The remote uses a CR2032 battery. Servo is a removable lithium polymer battery pack. Can be charged when removed or charge while riding. There are two styles of WB brackets. One fits where the water bottle cage would sit. The other is designed to sit alongside the bottle so you can use both. We are working on more options.

    We don't have a lot of pictures mounted to road bike bars. I'll get with marketing and maybe put some better pictures up on the KS page. And we are still refining the ergo of it, so we welcome all input on that. Not too late to make changes.
  • stevie63stevie63 Posts: 481
    I have to say that is the one thing I am struggling to fully get is the ergonomics of the road shifter. It seems to me as though it would be awkward to get to all 4 buttons from the hoods. And then when in the drops it would possibly affect where you can grip. To counteract that it would be easier to shift whilst braking . Would it be possible to get a video up showing the road shifter? I understand that it is probably due to not yet having a working prototype for this.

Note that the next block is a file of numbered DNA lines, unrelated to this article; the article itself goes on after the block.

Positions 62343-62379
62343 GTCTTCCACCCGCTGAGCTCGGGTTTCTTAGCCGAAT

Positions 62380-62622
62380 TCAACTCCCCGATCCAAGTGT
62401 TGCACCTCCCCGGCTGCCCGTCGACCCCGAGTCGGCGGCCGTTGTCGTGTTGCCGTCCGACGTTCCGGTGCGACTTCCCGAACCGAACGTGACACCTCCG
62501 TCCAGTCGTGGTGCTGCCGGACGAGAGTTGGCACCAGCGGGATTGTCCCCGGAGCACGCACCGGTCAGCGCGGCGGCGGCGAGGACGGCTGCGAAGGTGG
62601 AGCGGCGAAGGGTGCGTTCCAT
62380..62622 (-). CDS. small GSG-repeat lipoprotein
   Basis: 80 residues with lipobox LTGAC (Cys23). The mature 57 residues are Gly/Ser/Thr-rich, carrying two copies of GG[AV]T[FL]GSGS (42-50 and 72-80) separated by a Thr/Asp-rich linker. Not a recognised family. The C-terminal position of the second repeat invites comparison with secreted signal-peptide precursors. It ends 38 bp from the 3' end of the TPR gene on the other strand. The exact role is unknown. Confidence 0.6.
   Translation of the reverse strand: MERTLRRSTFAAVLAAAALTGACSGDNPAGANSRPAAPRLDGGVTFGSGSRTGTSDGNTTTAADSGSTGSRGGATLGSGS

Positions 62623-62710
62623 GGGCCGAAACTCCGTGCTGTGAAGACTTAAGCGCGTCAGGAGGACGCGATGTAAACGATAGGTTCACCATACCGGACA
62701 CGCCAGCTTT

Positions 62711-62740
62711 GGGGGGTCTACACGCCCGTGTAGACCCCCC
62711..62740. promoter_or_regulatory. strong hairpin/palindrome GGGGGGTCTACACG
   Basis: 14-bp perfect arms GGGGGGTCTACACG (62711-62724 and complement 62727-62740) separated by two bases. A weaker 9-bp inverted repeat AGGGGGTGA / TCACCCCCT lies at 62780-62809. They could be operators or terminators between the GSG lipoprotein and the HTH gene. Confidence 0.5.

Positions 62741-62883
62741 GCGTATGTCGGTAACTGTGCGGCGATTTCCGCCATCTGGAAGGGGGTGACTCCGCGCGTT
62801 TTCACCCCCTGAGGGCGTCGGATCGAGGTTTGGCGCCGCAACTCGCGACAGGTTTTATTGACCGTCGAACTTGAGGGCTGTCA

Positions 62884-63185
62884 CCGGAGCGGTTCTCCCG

• stevie63 wrote:
    I have to say that is the one thing I am struggling to fully get is the ergonomics of the road shifter. It seems to me as though it would be awkward to get to all 4 buttons from the hoods. And then when in the drops it would possibly affect where you can grip. To counteract that it would be easier to shift whilst braking . Would it be possible to get a video up showing the road shifter? I understand that it is probably due to not yet having a working prototype for this.